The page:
We may notice three periods in the historical development of Christianity : first, during the two first centuries, when faith was nourished by preaching, fresh from the primeval fountain of apostolical earnestness and zeal, and while the Christian Scriptures, which were to form the future mind of the Church, were only gradually coming into existence: secondly, after the completion of the canon and the development of the hierarchy, when the Church became the only authorized interpreter of the Gospel ; when the faith of Christendom was determined by the decrees of councils; and the multitude, shut out from all access to the Scripture, derived their notions of religion entirely from the traditions of the clergy; thirdly, after the Reformation, when the Bible in Protestant communities was submitted to the free examination of the learned, and appealed to as a final authority in matters of faith, coupled, however, with the assumption of its plenary inspiration, and the belief that an entire and self-consistent system of doctrine could be constructed out of the comparison and combination of the whole mass of its multifarious contents. In the first of these periods, we witness the fervour and simplicity of an unlearned and popular faith, taking strong hold of men's consciences and hearts, and busying itself, but remotely and gradually, with the deeper questions of philosophy. In the second, we are made aware of the mischievous effects of an irresponsible priesthood, overwhelming with its traditions and decrees the original truths of the Gospel, and upholding throughout Christendom, an uniformity of doctrine, discipline and ritual. In the third, we notice the application of an artificial learning to the Scriptures, for the purpose of extracting from them a dogmatic system, that should embrace every question of practical wisdom and religious belief.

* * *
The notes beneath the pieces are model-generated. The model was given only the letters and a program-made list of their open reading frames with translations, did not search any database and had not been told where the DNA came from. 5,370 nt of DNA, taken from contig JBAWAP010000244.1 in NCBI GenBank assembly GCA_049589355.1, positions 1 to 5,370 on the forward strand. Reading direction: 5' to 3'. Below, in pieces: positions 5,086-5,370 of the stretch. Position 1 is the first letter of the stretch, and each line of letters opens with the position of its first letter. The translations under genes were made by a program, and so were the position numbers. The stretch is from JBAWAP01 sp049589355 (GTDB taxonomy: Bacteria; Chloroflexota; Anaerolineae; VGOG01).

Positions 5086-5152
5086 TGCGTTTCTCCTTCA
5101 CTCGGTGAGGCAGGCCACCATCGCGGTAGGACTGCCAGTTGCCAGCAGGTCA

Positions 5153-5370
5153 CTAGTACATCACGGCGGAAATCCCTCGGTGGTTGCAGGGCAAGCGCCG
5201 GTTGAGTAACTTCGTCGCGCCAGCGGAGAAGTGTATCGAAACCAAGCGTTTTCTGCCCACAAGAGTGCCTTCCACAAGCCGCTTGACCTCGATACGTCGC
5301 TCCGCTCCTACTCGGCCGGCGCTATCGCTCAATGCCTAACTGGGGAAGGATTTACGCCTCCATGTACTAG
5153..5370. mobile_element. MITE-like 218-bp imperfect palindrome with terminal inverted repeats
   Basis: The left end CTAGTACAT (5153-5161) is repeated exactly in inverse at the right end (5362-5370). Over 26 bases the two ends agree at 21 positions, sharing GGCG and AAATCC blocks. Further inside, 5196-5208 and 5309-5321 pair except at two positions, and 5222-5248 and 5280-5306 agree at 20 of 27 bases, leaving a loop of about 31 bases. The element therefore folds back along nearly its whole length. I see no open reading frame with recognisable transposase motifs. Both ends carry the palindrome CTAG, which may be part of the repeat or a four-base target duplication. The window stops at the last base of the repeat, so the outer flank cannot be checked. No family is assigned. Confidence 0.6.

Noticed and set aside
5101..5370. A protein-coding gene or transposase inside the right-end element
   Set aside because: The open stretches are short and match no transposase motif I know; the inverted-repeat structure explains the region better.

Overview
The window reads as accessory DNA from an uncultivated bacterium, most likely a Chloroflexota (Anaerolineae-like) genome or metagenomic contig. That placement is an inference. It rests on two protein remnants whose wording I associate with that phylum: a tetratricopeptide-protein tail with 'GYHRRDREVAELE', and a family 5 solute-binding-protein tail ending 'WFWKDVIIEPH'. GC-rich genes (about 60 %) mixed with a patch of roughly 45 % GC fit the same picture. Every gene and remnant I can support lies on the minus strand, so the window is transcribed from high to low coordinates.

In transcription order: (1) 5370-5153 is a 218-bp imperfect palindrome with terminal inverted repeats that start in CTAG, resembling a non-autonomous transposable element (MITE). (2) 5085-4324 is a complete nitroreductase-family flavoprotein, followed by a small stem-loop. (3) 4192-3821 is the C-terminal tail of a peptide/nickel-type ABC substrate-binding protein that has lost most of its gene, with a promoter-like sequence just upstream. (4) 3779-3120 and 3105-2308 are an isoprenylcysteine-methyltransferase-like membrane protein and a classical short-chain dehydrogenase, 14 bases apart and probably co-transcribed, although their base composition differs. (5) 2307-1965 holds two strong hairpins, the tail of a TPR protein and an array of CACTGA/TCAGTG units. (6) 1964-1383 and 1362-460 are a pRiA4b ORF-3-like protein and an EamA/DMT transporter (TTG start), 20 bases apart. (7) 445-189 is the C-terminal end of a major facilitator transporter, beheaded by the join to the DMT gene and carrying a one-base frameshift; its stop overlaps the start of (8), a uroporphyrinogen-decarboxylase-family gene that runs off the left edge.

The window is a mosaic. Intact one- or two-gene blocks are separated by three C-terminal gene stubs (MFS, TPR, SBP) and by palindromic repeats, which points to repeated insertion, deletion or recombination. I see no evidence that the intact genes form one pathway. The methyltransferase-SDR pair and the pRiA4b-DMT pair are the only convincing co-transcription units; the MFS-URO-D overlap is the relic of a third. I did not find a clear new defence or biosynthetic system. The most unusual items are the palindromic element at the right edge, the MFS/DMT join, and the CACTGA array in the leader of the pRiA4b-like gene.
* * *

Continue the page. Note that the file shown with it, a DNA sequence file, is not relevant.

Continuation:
But new wants have made themselves felt during this third period, and new means have been devised for meeting them. With the progress of knowledge and free inquiry that has marked every century since the Reformation, an increasing difficulty has been found in reconciling all the views deduced by a fair interpretation from every part of Scripture, with the